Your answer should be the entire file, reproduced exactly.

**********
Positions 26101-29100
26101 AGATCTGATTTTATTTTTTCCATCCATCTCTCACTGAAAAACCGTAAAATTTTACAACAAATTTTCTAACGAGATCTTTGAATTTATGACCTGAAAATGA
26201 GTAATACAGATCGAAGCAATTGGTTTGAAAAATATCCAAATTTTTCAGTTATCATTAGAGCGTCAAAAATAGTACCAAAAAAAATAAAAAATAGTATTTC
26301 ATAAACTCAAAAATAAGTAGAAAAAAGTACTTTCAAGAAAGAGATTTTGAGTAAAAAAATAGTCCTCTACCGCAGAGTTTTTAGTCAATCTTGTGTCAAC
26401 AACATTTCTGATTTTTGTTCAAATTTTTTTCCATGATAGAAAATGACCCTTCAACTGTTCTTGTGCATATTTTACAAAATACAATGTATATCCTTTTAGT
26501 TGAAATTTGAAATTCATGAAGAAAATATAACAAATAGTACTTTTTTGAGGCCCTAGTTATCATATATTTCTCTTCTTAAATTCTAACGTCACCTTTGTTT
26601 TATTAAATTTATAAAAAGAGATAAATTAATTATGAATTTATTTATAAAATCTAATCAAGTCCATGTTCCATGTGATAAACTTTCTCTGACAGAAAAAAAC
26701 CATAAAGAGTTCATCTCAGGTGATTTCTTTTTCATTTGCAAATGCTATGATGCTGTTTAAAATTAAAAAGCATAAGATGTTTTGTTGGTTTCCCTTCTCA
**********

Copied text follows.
Positions 26101-29100
26101 AGATCTGATTTTATTTTTTCCATCCATCTCTCACTGAAAAACCGTAAAATTTTACAACAAATTTTCTAACGAGATCTTTGAATTTATGACCTGAAAATGA
26201 GTAATACAGATCGAAGCAATTGGTTTGAAAAATATCCAAATTTTTCAGTTATCATTAGAGCGTCAAAAATAGTACCAAAAAAAATAAAAAATAGTATTTC
26301 ATAAACTCAAAAATAAGTAGAAAAAAGTACTTTCAAGAAAGAGATTTTGAGTAAAAAAATAGTCCTCTACCGCAGAGTTTTTAGTCAATCTTGTGTCAAC
26401 AACATTTCTGATTTTTGTTCAAATTTTTTTCCATGATAGAAAATGACCCTTCAACTGTTCTTGTGCATATTTTACAAAATACAATGTATATCCTTTTAGT
26501 TGAAATTTGAAATTCATGAAGAAAATATAACAAATAGTACTTTTTTGAGGCCCTAGTTATCATATATTTCTCTTCTTAAATTCTAACGTCACCTTTGTTT
26601 TATTAAATTTATAAAAAGAGATAAATTAATTATGAATTTATTTATAAAATCTAATCAAGTCCATGTTCCATGTGATAAACTTTCTCTGACAGAAAAAAAC
26701 CATAAAGAGTTCATCTCAGGTGATTTCTTTTTCATTTGCAAATGCTATGATGCTGTTTAAAATTAAAAAGCATAAGATGTTTTGTTGGTTTCCCTTCTCA